Architects. Planners. Designers.

World Series Stadiums

Architecture provides a backdrop, a setting, for the events of life, establishing boundaries to designate and define space. The setting of a story deeply influences the events, the mood, and the people involved. Think of The Phantom of the Opera without the opera house, or Gladiator without the Coliseum, or even Friends without Central Perk cafe and you will know what I mean.

Stadiums are good examples of a city’s architectural identity, often part of the recognizable iconography of a locale. This year, baseball’s World Series will be a best-of-seven-game face-off between the Houston Astros and the L.A. Dodgers, played amidst the backdrops of Minute Maid Park and Dodger Stadium.


Minute Maid Park has been home to the Houston Astros since the year 2000, replacing the Astrodome after 35 years of service. The Astrodome was the first domed sports stadium, while Minute Maid sports the city’s first retractable dome. Integrating with the city’s rich history, Houston’s old Union Station now acts as the main entrance and defines the left field wall. Atop this, a train runs along a track during key points in the game, parallel to the retractable roof’s path. Minute Maid Park is generally regarded as a hitter’s park, with nearer corners than other fields, making a home run just a touch easier. Renovations made in 2016 may add to this reputation with the removal of a sloping hill in deep center field with a flagpole in play, reducing baseball’s deepest center field at 436 ft to a meager 409. “Tal’s Hill,” as it was called, named after the then-Astros president, added history and homage to the park’s design. Tragically, Hurricane Harvey flooded the stadium when it ravaged the city in August, temporarily relocating the team to Florida. Presumably, the Astros are playing for hometown pride and human resilience as well as a championship.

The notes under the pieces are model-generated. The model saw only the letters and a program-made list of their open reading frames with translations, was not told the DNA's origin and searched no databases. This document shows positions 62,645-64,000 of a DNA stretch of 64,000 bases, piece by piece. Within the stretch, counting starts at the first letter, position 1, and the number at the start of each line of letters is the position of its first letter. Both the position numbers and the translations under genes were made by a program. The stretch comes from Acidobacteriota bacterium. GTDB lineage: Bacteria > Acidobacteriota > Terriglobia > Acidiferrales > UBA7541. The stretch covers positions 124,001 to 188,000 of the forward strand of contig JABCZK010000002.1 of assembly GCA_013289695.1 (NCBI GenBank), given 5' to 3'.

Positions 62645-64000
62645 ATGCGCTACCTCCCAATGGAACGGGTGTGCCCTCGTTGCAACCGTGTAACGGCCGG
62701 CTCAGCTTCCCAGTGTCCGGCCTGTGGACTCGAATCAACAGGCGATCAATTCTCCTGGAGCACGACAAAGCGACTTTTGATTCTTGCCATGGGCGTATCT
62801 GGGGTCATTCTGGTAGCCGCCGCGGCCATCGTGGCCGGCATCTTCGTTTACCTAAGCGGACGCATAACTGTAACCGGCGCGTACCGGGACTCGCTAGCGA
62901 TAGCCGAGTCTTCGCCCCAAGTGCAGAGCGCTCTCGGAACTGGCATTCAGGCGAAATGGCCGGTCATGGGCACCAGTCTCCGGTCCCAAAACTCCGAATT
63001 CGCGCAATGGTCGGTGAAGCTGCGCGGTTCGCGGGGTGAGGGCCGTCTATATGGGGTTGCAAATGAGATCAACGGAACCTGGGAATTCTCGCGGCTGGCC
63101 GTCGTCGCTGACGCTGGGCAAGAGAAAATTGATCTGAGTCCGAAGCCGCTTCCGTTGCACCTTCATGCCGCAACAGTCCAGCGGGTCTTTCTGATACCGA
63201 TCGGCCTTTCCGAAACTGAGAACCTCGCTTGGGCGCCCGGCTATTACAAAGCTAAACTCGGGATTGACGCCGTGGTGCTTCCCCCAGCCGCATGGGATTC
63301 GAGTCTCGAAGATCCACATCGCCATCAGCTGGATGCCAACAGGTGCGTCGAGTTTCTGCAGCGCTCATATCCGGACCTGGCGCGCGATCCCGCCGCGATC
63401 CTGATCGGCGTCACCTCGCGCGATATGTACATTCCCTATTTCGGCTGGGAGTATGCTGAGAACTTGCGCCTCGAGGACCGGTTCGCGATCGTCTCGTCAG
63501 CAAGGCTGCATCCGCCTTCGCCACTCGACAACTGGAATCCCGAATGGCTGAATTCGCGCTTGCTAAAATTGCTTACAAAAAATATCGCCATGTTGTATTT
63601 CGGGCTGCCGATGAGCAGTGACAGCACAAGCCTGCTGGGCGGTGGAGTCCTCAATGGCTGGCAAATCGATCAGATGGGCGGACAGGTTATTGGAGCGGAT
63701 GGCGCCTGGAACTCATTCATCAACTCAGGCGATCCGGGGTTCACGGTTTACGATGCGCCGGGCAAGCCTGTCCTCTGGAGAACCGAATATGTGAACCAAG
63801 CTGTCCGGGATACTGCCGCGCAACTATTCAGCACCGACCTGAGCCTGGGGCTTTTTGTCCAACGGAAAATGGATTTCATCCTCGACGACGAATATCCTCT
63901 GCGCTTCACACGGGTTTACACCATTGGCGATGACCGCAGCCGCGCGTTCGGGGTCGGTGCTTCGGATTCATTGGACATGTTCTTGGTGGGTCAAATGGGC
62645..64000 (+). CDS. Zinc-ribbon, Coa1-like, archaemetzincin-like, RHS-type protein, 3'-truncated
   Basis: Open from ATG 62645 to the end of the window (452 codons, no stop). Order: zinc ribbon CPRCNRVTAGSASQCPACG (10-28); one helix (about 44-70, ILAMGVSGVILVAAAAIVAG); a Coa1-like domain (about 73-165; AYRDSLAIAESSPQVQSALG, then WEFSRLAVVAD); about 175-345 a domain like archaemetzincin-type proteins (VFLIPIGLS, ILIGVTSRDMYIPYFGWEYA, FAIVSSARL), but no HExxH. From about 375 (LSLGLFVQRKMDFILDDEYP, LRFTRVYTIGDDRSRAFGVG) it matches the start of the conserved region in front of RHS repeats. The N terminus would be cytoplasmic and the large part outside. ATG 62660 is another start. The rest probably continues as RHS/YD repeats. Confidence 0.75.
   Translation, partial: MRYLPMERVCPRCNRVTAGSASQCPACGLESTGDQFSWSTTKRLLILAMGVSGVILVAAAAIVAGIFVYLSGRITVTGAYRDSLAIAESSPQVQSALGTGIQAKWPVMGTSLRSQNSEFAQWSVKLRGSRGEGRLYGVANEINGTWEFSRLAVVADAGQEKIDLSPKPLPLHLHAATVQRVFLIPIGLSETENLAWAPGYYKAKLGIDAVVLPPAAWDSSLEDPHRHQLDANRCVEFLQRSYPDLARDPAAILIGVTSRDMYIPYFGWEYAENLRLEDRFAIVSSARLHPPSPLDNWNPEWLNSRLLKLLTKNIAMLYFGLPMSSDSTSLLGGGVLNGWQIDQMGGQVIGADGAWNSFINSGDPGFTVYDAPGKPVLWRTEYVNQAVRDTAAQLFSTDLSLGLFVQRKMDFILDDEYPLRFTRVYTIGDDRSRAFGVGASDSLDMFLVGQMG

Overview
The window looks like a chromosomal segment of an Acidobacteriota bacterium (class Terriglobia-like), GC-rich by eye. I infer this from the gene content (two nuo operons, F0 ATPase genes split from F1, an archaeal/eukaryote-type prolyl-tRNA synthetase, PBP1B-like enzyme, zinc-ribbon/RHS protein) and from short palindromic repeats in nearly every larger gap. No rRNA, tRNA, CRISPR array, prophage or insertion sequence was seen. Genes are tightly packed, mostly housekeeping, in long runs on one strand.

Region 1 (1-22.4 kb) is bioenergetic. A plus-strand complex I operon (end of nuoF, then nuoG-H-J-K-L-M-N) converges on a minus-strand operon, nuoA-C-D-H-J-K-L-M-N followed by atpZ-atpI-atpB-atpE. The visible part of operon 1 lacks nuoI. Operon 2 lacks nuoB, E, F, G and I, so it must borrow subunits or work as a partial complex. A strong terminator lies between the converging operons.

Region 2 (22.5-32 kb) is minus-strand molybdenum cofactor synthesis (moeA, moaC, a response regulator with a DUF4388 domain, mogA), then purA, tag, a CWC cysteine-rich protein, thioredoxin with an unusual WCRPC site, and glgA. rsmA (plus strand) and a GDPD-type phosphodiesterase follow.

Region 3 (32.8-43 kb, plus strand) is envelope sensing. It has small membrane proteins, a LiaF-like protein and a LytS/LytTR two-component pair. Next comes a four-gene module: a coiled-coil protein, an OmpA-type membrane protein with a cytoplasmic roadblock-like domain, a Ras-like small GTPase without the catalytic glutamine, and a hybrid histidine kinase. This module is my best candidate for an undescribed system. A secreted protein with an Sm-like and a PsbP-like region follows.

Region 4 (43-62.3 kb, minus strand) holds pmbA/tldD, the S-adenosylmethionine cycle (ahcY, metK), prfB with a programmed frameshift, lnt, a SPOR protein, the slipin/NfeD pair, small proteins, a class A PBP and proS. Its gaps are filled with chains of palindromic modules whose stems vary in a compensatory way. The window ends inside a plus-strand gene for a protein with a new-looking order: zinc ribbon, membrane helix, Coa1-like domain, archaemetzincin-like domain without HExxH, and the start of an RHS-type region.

Dodger Stadium sits in Elysian Park of Los Angeles, with views of the downtown skyline to the south. It is the third oldest baseball stadium still in use, opening in 1962, ranking behind…you guessed it, Fenway Park and Wrigley Field. The stadium has a high capacity of seating at 56,000, as opposed to the Astros’ 41,000, and staggers the seating with bands of color reminiscent of the original muted 60’s pastels. The stadium uses a clever system of tiered parking lots roughly corresponding to the seat level, reducing the number of ramps within the stadium itself. Dodger Stadium is considered a pitcher’s park, where the coastal marine layer and a deep outfield contribute to difficulty hitting the ball out of the park. In fact, all six Pacific coast teams are affected by this and tend to be lower in the rankings of home runs. Notably, there have been twelve no-hitters thrown here, two of which were perfect games. This is advantageous to the Dodgers’ current excellent pitching staff.


And so the stage is set for this year’s Fall Classic and the culmination of America’s favorite pastime. Just remember, that next year is an even year, and #togetherwearegiant.

About Anthony Fossi

Anthony Fossi is a designer with a passion for people and stories told through both architecture and writing. During his time at WHA, Anthony has been exposed to a variety of aspects of the building process, ranging from planning down to the architectural details. Born and raised in Santa Rosa, he headed south for college at Cal Poly San Luis Obispo, and continued that trajectory to work at WHA, where he has spent the last four years.
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